Female inflorescences: spikes looser, longer than the male ones, solitary or paired or sometimes more numerous, in the leaf axils
Stamens 6, or 3 with or without 3 staminodes
Filaments free or shortly connate; anthers 2-locular
Bracteole generally present in oblique position
Flowers placed singly along the axis or in short few-flowered lateral cymules
Male flowers sessile or shortly pedicelled
Flowers small, inconspicuous, actinomorphic
Inflorescence spicate, racemose or paniculate
Plants dioecious; exceptionally on the same inflorescence are clustered male and female flowers6
Leaves moving, following the conditions of lighting
Petiole generally twisted and sometimes jointed at the base or with more or less leathery auricles
Leaves alternate or opposite (sometimes both on the same plant), often cordate, entire or lobulate, more or less digitately nerved or palmately compound, acumen often large and glandulose
Male inflorescences: spikes generally several in the leaf axils, sometimes clustered in racemes or compound panicles
Perianth campanulate or spreading, 6-lobed, lobes 2-seriate, often connate at the base
Fruits (in the tropical African species) 3-valved capsules
Placentation axile: 2 anatropous ovules in each loculus
Climbers (at least the West African species), spiny or not, annual or perennial with tubers annually renewed or perennial
Tubers toxic or edible, often protected by thorny roots
Aerial tubers (bulbils) present or absent
Perianth segments biseriate, usually united basally
Leaves alternate or opposite, often ovate-cordate, but sometimes with 3–7 digitate leaflets
Flowers bisexual or unisexual, the latter usually dioecious
Twining herbs with annual stems arising from tubers or rhizomes, rarely stems self-supporting
Ovary inferior, rarely semi-inferior or superior, (1)3-locular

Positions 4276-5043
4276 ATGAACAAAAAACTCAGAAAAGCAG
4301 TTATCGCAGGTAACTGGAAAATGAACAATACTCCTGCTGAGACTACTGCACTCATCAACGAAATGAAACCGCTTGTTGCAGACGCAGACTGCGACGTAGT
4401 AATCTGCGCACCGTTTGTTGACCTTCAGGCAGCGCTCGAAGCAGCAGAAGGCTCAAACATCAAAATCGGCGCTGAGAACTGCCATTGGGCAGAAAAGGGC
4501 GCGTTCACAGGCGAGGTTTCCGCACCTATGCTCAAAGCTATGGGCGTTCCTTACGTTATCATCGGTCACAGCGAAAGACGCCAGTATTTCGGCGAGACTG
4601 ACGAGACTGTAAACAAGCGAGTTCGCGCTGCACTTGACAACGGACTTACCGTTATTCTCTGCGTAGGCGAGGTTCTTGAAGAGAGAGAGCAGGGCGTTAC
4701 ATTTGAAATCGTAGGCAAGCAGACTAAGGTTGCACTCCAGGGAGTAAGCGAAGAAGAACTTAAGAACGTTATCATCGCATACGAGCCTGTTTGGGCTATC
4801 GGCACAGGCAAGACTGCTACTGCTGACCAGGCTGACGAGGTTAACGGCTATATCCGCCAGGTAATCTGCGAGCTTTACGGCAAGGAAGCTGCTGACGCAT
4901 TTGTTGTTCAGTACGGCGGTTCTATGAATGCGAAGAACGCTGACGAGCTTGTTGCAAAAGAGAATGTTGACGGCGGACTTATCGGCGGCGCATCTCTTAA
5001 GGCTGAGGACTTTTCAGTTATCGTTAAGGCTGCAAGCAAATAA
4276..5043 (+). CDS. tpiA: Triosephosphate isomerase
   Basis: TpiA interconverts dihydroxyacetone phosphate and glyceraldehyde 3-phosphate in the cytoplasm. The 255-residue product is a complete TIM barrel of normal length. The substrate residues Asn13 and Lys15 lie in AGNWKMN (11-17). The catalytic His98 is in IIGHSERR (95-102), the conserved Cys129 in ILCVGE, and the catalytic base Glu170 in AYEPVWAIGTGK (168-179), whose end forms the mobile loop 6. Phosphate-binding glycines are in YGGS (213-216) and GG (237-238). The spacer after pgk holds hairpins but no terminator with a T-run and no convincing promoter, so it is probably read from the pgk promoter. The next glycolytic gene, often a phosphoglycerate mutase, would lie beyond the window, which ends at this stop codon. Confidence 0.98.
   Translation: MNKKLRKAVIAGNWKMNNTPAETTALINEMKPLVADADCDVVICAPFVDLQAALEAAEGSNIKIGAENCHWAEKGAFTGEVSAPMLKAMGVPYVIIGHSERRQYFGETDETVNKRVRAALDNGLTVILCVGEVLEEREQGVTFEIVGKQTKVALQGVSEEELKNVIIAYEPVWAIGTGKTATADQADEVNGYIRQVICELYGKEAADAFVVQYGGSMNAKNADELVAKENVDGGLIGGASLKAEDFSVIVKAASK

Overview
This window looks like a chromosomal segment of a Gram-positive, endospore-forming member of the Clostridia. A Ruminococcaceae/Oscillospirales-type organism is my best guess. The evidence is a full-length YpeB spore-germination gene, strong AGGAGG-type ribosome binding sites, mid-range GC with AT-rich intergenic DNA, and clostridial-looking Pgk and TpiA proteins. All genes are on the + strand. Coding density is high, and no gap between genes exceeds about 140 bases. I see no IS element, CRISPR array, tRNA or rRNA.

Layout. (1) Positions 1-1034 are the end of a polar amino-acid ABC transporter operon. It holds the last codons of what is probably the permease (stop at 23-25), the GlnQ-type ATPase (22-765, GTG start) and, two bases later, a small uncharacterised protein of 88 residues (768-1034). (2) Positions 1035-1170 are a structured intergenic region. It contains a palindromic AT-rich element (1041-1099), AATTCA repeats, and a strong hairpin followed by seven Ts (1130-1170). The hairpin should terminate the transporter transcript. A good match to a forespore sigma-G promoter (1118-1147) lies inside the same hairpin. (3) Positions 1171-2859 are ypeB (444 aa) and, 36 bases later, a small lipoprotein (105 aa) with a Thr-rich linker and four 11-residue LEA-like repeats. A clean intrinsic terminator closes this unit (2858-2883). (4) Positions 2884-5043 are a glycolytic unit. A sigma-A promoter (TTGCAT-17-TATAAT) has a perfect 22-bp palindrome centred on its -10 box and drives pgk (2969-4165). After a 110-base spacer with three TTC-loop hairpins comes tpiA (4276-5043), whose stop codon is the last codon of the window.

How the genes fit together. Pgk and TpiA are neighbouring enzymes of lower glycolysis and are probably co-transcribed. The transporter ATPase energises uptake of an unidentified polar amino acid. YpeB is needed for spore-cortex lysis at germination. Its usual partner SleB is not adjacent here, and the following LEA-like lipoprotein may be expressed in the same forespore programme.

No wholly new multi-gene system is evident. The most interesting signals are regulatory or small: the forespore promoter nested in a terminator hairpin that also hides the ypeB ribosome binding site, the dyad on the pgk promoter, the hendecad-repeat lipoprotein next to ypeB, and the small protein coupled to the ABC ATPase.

Al-Shehbaz, I. A. and B. G. Schubert. 1989. The Dioscoreaceae in the southeastern United States. J. Arnold Arbor. 70: 57–95. Ayensu, E. S. 1972. Dioscoreales. In: C. R. Metcalfe, ed. 1960+. Anatomy of the Monocotyledons. 8+ vols. Oxford. Vol. 6. Bouman, F. 1995. Seed structure and systematics in Dioscoreales. In: P. J. Rudall et al., eds. 1995. Monocotyledons: Systematics and Evolution. 2 vols. Kew. Vol. 1, pp. 139–156. Burkill, I. H. 1960. The organography and evolution of the Dioscoreaceae, the family of yams. J. Linn. Soc., Bot. 56: 319–407. Caddick, L. R. et al. 1998. Microsporogenesis and pollen morphology in Dioscoreales and allied taxa. Grana 37: 321–336. Caddick, L. R. et al. 2000. Yams and their allies: Systematics of Dioscoreales. In: K. L. Wilson and D. A. Morrison, eds. 2000. Monocots: Systematics and Evolution. Melbourne. Pp. 475–487. Coursey, D. G. 1967. Yams: An Account of the Nature, Origins, Cultivation and Utilisation of the Useful Members of the Dioscoreaceae. London. Huber, H. 1998. Dioscoreaceae. In: K. Kubitzky et al., eds. 1990+. The Families and Genera of Vascular Plants. 4+ vols. Berlin etc. Vol. 3, pp. 216–235. Knuth, R. 1924. Dioscoreaceae. In: H. G. A. Engler, ed. 1900–1953. Das Pflanzenreich…. 107 vols. Berlin. Vol. 87 [IV,43], pp. 1–387. Queva, C. 1894. Recherches sur l’Anatomie de l’Appareil Vegetatif des Taccacées & Dioscorées. Lille.